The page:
The point I was making (and read other comments to this) is that it's actually entirely possible that politicians *aren't* in fact thinking like this - it just makes a good story for the Mail. Giving a good "whoosh" every time someone thinks there's a faint chance a politician might want to do something they wouldn't approve of would turn into a full-time job for most people - if this actually turns into a proposal it'll be made public, and that's when the actual political process (Parliament, etc) kicks off.
* This is the Daily Mail - a notoriously unpleasant and right-wing newspaper which leaps at any chance to run "shock horror" stories about things like this even if they aren't actually necessarily 100% true, because it sells newspapers to their target market (right-wing anti-government types).
* The Daily Mail doesn't like the BBC either.
* "Ministers are considering" is generally code for "Someone suggested this in passing". It doesn't mean at all that there's any actual policy there or anything else. Hell, it might just mean someone talked to someone in the pub who suggested it in passing.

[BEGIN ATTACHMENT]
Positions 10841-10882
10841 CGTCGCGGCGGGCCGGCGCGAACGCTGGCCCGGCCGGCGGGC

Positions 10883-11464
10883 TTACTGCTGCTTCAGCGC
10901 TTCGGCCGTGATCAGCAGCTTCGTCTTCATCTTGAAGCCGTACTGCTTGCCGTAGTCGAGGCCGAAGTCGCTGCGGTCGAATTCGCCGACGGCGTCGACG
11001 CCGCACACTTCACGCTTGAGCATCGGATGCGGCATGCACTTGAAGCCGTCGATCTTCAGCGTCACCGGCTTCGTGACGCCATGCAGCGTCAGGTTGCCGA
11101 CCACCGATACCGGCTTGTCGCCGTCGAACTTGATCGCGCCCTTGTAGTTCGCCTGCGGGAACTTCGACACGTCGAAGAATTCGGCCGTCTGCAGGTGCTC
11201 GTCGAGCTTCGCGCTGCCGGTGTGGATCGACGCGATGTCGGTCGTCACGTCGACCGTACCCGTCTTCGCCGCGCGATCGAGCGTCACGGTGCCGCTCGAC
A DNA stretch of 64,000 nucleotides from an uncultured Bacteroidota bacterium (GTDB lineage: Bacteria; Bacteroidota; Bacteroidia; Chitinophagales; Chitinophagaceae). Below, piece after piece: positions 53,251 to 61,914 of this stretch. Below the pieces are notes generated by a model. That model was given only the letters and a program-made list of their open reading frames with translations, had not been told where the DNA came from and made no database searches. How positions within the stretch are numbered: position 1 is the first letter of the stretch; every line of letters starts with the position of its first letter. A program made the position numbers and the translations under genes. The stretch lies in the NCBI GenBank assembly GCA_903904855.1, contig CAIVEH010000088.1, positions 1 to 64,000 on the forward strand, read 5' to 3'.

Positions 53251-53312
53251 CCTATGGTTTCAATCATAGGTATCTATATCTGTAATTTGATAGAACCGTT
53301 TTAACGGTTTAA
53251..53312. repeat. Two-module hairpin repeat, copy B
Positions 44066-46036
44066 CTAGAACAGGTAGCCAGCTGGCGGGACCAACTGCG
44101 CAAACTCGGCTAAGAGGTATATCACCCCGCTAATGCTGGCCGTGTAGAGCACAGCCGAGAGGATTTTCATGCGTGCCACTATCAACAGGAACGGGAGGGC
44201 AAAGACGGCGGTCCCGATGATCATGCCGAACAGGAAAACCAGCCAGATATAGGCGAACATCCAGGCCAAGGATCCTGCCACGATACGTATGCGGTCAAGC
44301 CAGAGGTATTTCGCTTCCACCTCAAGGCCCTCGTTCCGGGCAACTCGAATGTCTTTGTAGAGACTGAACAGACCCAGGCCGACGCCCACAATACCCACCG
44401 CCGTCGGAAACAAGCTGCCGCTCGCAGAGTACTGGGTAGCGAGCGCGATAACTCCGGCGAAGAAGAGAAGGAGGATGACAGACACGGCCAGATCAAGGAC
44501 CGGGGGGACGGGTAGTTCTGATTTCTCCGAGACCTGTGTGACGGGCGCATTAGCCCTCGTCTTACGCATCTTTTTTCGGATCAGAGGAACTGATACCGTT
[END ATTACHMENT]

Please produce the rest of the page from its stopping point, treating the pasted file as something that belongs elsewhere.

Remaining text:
In summary, take this story with a pinch of salt. It might become a more concrete proposal at some point in the future, but I think that'd be unlikely.
The reality is probably somewhat different than this article suggests. Don't forget that thisislondon.com = the Evening Standard = Associated Newspapers, the same people who brought you the Daily Mail. The Mail is one of the heaviest and most obnoxious pushers for the Law and Order lobby in this country (and very keen on Registration And Surveillance of such 'undesirable elements' as immigrants), but at the same time it has a vested interest in running "big brother" hysteria stories like this one, which if you actually read it is short on details and big on hyperbole. I presume that the reality is that someone from the council might put a leaflet through your letterbox if your recycling box is empty, not that you're going to get carted off to the cellars of the Ministry of Love.
Indeed, it should be mentioned at this point that the Mail was such a big supporter of the British Union of Fascists and, indeed, of Adolf Hitler in the 1930s that it had the nickname "The Daily Heil".